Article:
We will do our best to make sure that our products quality will meet your requirements in order to build a long lasting manual relationship. Starting from cultivating, harvesting, post harvesting, processing in our warehouse and packaging for export.

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We will do our best to make sure that our products quality will meet your requirements in order to build a long lasting manual relationship. Starting from cultivating, harvesting, post harvesting, processing in our warehouse and packaging for export.

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ULVA LACTUCA

Ulvalactuca, also known by the common name sea lettuce, is an edible green alga in the family Ulvaceae. It is the type species of the genus Ulva. A synonym is U. fenestrata, referring to its “windowed” or “holed” appearance.

Ulvalactuca is a thin flat green algae growing from a discoid holdfast. The margin is somewhat ruffled and often torn. It may reach 18 centimetres (7.1 in) or more in length, though generally much less, and up to 30 centimetres (12 in) across. The membrane is two cells thick, soft and translucent, and grows attached, without a stipe, to rocks or other algae by a small disc-shaped holdfast.

Green to dark green in colour, this species in the Chlorophyta is formed of two layers of cells irregularly arranged, as seen in cross-section. The chloroplast is cup-shaped in some references but as a parietal plate in others with one to three pyrenoids. There are other species of Ulva which are similar and not always easy to differentiate.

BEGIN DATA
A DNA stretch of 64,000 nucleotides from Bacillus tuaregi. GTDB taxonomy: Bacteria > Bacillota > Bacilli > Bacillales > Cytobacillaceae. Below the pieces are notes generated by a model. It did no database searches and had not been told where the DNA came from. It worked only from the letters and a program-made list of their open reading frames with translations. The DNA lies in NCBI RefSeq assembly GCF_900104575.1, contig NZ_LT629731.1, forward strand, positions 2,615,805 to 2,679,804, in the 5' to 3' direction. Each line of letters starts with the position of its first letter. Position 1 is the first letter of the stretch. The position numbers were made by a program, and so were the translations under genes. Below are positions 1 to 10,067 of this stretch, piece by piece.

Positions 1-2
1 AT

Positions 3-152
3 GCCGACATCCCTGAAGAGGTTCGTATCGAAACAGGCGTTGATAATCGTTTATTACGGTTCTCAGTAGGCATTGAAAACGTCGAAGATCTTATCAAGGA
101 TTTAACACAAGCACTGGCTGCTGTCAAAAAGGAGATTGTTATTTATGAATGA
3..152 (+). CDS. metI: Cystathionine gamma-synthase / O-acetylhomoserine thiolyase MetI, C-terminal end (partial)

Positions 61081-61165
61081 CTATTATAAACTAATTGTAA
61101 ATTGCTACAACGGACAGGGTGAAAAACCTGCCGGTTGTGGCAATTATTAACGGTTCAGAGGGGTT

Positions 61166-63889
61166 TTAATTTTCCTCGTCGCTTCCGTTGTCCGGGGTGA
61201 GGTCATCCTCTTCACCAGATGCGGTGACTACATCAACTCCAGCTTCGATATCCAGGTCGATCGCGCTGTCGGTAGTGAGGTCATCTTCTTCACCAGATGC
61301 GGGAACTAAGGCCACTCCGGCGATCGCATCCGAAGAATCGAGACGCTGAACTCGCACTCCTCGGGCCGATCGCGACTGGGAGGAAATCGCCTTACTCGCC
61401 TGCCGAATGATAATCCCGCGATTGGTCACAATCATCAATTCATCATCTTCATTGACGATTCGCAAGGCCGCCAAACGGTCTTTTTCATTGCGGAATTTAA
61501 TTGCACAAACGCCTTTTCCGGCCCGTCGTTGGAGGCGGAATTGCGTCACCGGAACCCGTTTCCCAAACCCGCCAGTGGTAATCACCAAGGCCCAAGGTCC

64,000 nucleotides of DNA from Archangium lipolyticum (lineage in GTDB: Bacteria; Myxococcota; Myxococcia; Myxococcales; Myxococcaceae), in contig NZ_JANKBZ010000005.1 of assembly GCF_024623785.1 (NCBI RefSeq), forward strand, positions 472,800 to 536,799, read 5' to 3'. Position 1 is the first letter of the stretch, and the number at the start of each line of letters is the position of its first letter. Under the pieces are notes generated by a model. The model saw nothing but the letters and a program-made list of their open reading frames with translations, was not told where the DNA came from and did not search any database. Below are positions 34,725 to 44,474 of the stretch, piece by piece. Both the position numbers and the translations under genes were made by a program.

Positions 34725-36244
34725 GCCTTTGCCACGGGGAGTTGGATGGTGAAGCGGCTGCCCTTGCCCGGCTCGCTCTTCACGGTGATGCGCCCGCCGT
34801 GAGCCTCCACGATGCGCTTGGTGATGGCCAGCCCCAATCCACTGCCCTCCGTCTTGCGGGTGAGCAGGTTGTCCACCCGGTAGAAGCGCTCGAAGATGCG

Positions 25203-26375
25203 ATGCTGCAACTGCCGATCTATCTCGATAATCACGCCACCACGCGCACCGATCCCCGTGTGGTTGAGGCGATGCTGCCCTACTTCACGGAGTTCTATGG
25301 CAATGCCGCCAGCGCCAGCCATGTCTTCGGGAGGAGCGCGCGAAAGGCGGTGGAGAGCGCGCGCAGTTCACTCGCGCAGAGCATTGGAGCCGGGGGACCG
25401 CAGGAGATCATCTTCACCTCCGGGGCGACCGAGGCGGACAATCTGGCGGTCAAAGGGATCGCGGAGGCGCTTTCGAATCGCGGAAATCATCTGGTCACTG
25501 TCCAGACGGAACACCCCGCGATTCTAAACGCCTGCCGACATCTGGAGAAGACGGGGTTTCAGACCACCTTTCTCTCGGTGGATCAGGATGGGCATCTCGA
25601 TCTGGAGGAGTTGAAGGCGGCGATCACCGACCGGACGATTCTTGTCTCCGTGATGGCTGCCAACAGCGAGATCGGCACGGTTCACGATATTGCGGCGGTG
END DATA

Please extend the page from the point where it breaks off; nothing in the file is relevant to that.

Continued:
SARGASSUM

Sargassum is a genus of brown (class Phaeophyceae) macroalgae (seaweed) in the order Fucales. Numerous species are distributed throughout the temperate and tropical oceans of the world, where they generally inhabit shallow water and coral reefs, and the genus is widely known for its planktonic (free-floating) species. Most species within the class Phaeophyceae are predominantly cold-water organisms that benefit from nutrients upwelling, but the genus Sargassum appears to be an exception.[1] Any number of the normally benthic species may take on a planktonic, often pelagic existence after being removed from reefs during rough weather; however, two species (S. natans and S. fluitans) have become holopelagic—reproducing vegetatively and never attaching to the seafloor during their lifecycles. The Atlantic Ocean’s Sargasso Sea was named after the algae, as it hosts a large amount of Sargassum.[2]

GELIDIUM

Gelidium is a genus of thalloid red algae comprising 124 species. Its members are known by a number of common names.[note 1] Specimens can reach around 2–40 cm (0.79–16 in) in size. Branching is irregular, or occurs in rows on either side of the main stem. Gelidium produces tetraspores. Many of the algae in this genus are used to make agar. Chaetangium is a synonym.[1]

Gelidium species have been collected, pressed and maintained in herbaria and personal collections from the 1850s onwards since seaweed collecting became a popular pastime for the middle classes as well as scientists in Europe and North America.[2] These numerous well-documented specimens can provide information beyond taxonomy.[3]

SuhriaVittataThis name is currently regarded as a synonym of Gelidiumvittatum (Linnaeus) Kützing

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